In today’s Gospel, we come face-to-face with Jerusalem Jesus. Jerusalem Jesus is the intense, steely Christ who threw the money changers out of the Temple; who fiercely confronted the Pharisees; who confounded those holding institutional authority who were testing him. He shockingly claimed that God will attend to the poor before the wealthy. Jerusalem Jesus was executed for being a threat to the economic, social-cultural, political order of his day. Luke 11:14-23 gives us a glimpse of a peaceful Jesus who is filled with righteous “holy frustration” at those refusing to hear him. Jerusalem Jesus is challenging and, if I’m completely honest, rather frightening.
Claiming to be a follower of Jesus Christ requires us to confront and reconcile “social sins” as he did; to transform structural sins like racism, sexism, poverty, oppression, and the global destruction of the earth from evil to grace. Such transformative action takes an unflinching commitment for the long haul. It also requires the ability to manage our own holy frustration when we encounter self-centered freedom of choice over the common good; defensiveness over uncomfortable truths; disinformation, lies, and conspiracy theories over scientific data and historic fact.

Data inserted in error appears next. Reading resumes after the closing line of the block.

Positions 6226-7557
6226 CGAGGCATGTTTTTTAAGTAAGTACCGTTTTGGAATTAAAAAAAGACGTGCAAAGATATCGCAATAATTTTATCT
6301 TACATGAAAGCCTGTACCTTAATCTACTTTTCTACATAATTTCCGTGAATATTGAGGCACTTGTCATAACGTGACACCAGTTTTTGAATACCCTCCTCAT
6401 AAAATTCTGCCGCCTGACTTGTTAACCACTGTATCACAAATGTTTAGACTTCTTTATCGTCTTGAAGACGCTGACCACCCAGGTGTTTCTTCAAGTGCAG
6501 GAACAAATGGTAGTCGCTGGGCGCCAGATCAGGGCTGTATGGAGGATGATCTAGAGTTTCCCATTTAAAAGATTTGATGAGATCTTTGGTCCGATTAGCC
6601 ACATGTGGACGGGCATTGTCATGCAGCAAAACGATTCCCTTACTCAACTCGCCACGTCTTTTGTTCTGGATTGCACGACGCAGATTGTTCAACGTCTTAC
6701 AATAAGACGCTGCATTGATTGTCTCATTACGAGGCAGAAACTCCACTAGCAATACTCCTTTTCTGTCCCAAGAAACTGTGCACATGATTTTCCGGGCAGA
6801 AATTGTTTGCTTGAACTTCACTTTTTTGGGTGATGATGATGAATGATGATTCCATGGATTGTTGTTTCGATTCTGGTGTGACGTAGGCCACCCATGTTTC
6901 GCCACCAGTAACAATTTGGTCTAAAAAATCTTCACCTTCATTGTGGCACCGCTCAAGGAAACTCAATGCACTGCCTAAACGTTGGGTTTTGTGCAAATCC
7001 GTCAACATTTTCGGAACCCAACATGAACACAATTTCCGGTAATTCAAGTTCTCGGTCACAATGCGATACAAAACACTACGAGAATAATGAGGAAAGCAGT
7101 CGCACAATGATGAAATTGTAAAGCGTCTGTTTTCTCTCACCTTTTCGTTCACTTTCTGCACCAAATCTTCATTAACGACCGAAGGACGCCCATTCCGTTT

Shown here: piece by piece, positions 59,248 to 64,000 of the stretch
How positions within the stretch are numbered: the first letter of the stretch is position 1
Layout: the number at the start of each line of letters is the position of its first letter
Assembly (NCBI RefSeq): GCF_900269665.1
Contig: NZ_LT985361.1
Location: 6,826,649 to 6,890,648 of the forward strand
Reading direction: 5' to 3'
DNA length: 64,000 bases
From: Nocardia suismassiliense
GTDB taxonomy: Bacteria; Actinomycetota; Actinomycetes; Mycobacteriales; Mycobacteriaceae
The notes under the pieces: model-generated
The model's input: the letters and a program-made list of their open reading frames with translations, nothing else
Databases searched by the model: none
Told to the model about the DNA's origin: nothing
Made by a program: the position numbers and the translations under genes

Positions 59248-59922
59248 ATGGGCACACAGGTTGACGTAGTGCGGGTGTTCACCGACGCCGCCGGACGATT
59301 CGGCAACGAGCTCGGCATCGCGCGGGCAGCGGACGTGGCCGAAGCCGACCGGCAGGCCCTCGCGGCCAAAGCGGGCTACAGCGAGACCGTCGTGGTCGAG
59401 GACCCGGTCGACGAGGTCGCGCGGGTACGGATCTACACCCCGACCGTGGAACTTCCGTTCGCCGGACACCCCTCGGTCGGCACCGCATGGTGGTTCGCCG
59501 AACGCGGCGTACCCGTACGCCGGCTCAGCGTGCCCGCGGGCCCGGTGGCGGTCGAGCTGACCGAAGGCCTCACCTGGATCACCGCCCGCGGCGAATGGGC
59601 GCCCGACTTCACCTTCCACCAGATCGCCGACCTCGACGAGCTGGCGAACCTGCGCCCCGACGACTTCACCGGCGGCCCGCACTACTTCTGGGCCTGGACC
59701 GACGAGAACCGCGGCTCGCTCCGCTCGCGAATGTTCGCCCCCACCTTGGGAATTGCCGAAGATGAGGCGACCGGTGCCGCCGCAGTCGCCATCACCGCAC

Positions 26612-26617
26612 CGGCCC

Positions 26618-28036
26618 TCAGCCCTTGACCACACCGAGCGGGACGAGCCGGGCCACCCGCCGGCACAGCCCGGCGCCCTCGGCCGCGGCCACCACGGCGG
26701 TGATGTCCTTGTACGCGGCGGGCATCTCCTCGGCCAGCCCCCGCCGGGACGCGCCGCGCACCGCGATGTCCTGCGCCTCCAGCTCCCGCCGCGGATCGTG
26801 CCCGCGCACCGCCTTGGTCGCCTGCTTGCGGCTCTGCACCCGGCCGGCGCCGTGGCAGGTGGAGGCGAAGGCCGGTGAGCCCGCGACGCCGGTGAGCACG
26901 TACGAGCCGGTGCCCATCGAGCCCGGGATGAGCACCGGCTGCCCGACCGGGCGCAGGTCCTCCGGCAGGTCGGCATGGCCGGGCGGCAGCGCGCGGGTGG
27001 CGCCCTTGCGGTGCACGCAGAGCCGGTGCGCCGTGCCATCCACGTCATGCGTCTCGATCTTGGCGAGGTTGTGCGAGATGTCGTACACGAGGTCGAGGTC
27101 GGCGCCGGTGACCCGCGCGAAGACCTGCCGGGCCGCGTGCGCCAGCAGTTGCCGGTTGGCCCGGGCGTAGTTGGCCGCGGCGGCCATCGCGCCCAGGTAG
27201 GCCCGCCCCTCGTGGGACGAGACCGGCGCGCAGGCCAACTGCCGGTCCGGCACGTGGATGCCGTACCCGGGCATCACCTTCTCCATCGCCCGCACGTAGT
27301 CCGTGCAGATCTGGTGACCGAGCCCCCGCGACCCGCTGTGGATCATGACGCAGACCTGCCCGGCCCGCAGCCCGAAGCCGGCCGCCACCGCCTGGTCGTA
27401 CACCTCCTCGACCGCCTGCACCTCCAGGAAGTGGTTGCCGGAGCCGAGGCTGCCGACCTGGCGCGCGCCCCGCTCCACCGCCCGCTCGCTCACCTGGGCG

A critical tool for counteracting holy frustration is the skill of honestly listening for and to God’s voice with a quiet, open heart. It must be a heart that shakes off prejudices, selfishness, and intolerance. Let’s name that tool Holy Listening. It is what today’s first reading commands.
As we practice “holy listening” on our Lenten journey this year, God’s call will certainly invite us to follow the gentle, compassionate, healer Galilee Jesus who offered his life for us. Today, let us pray for the courage to heed God’s call to also walk in the footsteps of Jerusalem Jesus who, through us, miraculously transforms pressing social/structural sins into justice and grace.
- During this Lenten season, how are you called to “holy listening?”
- How might you better walk in the footsteps of Jerusalem Jesus?
Tom has over 43 years of experience doing social justice ministry organizing at the parish, diocesan, and national levels. He has authored two books, Parish Social Ministry: Strategies for Action (2001) and its sequel, On Earth As It Is In Heaven (2021). Currently, Tom is semi-retired and working as a parish social justice ministry trainer/consultant.